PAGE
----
The phylogenetic tree was constructed using MEGA X version 10.18 platform through the Neighbor-Joining method [26, 27] using aligned protein sequences of fungal mitogenomes. The phylogenetic relationship for M. anisopliae Strain ME1 (15 conserved protein coding genes) was inferred with significant 20 aligned sequences of fungi strains. The bootstrap test of phylogeny was performed with 1000 repetitions. Bootstrap test was used for evaluation of the reliability of each specific clade in the tree. Some parameters like statistical method, test phylogeny, and number of bootstraps in phylogenetic menu were modified just for analysis preferences so as to obtain stable estimates of reliable tree.

Results

Identification of transcription start site

To characterize upstream of the promoter region, each gene was analyzed with regions of 1 kb upstream of transcriptional start site, indicating that functional elements of the core promoter may lie up within this region. Except promoter regions, pro-cob, and pro-nad5 with single TSS, all others have multiple TSS (Table 1). However, for those promoter regions with more than one TSS, high score value was considered to determine core promoter regions, which were shown in bold. Based on distance from the start codon to each TSS location, the current study revealed that 14% of the TSS was located below – 500 bp and subsequently 85.3% of the TSS was situated above – 500 bp. When predictive score at cut off value of 0.8a was considered, 54.7% of predictive score were greater than or equal for 0.9 values.

Table 1 Predictive cutoff score and number of transcription start site for the corresponding genes

Determination of common candidate motifs and TFs

Five candidate motifs were discovered by MEME algorithm (Table 2). Both Mtrn I and Mtrn III candidate motifs were equally shared binding site distributions with 76.9%; however, there was variation based on statistical expectation value (e value).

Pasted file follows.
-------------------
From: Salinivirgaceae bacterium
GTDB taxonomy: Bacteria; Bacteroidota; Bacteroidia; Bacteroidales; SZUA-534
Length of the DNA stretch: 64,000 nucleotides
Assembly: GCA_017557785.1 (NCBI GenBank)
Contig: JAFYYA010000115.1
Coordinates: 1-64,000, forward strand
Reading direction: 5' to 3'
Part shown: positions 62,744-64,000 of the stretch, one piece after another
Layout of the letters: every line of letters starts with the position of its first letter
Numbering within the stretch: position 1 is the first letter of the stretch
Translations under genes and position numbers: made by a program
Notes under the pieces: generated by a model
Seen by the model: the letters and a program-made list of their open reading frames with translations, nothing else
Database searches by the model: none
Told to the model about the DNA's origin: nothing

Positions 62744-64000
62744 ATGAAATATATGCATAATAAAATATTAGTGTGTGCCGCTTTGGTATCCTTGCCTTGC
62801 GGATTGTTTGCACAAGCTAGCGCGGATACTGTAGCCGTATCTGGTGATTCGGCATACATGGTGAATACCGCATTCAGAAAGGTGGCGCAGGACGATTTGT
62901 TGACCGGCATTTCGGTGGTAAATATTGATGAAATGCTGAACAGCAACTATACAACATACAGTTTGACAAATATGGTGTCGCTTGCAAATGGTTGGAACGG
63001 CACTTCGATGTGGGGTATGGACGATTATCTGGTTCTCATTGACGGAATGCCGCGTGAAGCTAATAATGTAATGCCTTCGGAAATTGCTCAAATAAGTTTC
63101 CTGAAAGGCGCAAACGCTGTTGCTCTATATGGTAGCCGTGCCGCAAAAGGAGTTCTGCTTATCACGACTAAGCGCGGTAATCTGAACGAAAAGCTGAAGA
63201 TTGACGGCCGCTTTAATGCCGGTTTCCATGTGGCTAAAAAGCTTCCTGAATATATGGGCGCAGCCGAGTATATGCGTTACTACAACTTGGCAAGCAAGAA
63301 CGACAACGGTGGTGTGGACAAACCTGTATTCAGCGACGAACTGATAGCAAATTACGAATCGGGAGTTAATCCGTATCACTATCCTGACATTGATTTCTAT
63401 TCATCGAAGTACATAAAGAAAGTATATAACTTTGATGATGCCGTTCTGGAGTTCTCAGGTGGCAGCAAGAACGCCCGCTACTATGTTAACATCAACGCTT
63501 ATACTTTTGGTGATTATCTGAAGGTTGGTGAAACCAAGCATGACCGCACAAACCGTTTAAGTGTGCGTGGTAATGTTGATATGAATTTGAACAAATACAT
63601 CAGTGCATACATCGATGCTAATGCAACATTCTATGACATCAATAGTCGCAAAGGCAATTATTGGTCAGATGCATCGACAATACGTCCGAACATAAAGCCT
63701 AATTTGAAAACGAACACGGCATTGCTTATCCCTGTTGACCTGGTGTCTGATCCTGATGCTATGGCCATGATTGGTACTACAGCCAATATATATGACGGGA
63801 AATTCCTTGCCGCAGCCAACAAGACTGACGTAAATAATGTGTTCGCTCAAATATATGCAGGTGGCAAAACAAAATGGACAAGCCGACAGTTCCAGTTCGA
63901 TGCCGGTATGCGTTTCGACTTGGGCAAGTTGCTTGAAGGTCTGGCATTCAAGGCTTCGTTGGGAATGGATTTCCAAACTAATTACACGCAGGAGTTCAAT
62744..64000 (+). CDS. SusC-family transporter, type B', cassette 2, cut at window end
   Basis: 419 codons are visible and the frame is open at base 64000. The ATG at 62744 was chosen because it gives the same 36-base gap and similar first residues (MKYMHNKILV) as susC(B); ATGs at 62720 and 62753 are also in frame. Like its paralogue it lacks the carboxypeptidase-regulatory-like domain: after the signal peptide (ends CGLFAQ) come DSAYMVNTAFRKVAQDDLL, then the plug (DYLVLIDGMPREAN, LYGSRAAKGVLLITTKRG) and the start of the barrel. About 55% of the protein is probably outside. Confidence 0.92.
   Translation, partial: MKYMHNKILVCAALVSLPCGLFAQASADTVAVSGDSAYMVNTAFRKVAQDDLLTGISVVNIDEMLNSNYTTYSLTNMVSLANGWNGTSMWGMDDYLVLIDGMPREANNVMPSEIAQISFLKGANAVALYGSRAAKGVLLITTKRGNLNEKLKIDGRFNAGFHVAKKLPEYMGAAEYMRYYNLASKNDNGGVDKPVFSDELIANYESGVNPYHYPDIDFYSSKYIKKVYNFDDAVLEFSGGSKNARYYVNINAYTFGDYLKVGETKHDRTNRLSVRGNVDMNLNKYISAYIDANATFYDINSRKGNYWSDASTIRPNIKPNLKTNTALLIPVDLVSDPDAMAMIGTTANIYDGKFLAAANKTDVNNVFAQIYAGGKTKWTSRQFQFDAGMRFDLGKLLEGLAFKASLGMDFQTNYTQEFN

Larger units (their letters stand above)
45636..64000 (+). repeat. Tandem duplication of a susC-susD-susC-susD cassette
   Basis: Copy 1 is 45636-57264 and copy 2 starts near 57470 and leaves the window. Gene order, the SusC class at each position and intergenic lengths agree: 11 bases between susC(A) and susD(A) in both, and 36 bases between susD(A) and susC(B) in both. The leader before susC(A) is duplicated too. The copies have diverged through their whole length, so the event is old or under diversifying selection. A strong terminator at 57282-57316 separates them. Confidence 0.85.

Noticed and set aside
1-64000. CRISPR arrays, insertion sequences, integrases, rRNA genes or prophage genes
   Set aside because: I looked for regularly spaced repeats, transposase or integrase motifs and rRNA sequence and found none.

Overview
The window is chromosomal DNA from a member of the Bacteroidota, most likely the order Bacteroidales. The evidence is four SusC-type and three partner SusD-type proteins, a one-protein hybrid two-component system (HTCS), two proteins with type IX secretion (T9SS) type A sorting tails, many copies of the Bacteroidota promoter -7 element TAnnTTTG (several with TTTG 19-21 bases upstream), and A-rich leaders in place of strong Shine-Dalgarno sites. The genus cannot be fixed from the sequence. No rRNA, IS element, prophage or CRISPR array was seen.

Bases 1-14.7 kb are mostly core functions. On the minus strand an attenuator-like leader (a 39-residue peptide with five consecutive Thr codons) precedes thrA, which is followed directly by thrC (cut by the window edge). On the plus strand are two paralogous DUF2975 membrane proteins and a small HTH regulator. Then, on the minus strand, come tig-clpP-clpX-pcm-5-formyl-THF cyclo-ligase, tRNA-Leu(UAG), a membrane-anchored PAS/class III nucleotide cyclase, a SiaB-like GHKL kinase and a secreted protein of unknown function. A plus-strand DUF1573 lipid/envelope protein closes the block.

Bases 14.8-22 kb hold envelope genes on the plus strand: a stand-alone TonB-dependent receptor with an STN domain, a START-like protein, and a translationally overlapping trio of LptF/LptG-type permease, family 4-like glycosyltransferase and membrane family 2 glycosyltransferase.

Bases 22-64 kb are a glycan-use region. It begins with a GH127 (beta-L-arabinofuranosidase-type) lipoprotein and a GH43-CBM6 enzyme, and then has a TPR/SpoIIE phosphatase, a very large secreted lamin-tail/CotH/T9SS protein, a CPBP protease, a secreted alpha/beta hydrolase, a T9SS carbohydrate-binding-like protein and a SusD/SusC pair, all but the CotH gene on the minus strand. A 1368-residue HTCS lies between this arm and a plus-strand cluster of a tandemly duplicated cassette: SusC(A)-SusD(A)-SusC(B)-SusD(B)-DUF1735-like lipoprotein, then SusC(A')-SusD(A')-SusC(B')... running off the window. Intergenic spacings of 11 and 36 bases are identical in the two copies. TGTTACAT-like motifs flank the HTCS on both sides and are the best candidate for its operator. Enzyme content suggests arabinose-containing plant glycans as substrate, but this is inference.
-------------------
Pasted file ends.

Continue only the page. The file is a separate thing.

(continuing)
Table 2 Identified common candidate motifs of mitogenome promoter regions of M. anisopliae

Since transcription factors often work in concert with each other, it is good to identify the distribution of all the motifs recognized by MEME. Accordingly, MEME generated thirteen candidate motifs, which were distributed from position of TSS (+ 1) to the upstream of − 1 kb (Fig. 1).

Fig. 1
figure1

Block diagrams show distribution and location of input promoter sequence of trn gene candidate motifs

In the current analysis, candidate Motif I and Motif III were distributed in the positive strand region with the highest number of binding sites. More distribution and location of the majority candidate motifs (69.8%) were observed in between – 600 bp to – 200 bp with the reference to the transcription start site region. To address the information content, MEME created sequence logos for the common motif Mtrn I, which resulted in different characters of motif alignment columns, where the height of the letter represents how frequently that nucleotide is expected to be observed in that particular position (Fig. 2). This motif was revealed as a common promoter sequence gene with 76.9% binding site composition for gene regulatory elements or TFs involved in the regulation of gene expressions.

Fig. 2
figure2

Sequence logos for the identified common Mtrn I motif with different information contents

Common motif Mtrn I was compared with the database registered publically available matching motifs; accordingly, four matching motifs with the query motifs were obtained (Table 3). Accordingly, this study revealed that the common motif Mtrn I bear a resemblance with transcription factor families including Myb domain factors, RXR-related receptor, and thyroid hormone receptor-related factors. However, statistically the candidate transcription factor, tryptophan cluster factors showed the highest binding ability with the Mtrn I common motif.